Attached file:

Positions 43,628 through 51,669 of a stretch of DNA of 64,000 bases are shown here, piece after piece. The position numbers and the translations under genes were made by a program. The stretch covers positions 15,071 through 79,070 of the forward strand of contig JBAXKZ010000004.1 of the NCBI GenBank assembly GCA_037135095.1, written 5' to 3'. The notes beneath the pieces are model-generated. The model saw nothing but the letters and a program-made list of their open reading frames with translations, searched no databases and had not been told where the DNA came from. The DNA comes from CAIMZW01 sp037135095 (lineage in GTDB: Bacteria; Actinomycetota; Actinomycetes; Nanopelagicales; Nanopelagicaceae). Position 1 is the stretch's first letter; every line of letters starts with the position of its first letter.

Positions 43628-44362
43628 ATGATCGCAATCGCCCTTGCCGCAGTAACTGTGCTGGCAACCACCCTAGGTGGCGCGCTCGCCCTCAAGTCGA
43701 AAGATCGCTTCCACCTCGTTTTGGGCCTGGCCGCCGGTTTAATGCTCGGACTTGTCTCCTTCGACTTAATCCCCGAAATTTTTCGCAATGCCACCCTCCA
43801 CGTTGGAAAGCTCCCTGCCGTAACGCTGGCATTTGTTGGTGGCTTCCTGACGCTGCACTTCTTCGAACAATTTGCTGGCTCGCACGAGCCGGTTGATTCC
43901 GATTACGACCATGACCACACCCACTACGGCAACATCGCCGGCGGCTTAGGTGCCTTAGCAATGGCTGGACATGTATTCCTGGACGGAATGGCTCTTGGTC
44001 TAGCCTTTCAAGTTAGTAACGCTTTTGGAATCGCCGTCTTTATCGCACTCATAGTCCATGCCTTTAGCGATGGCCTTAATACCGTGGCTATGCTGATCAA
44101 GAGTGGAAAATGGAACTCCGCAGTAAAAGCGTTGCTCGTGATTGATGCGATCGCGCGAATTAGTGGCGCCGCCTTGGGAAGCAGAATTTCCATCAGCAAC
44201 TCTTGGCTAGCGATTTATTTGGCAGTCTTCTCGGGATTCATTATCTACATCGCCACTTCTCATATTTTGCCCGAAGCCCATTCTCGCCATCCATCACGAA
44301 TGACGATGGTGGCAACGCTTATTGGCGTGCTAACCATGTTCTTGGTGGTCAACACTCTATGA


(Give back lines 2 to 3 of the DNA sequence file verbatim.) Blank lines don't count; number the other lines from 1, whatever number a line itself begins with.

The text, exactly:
Positions 43628-44362
43628 ATGATCGCAATCGCCCTTGCCGCAGTAACTGTGCTGGCAACCACCCTAGGTGGCGCGCTCGCCCTCAAGTCGA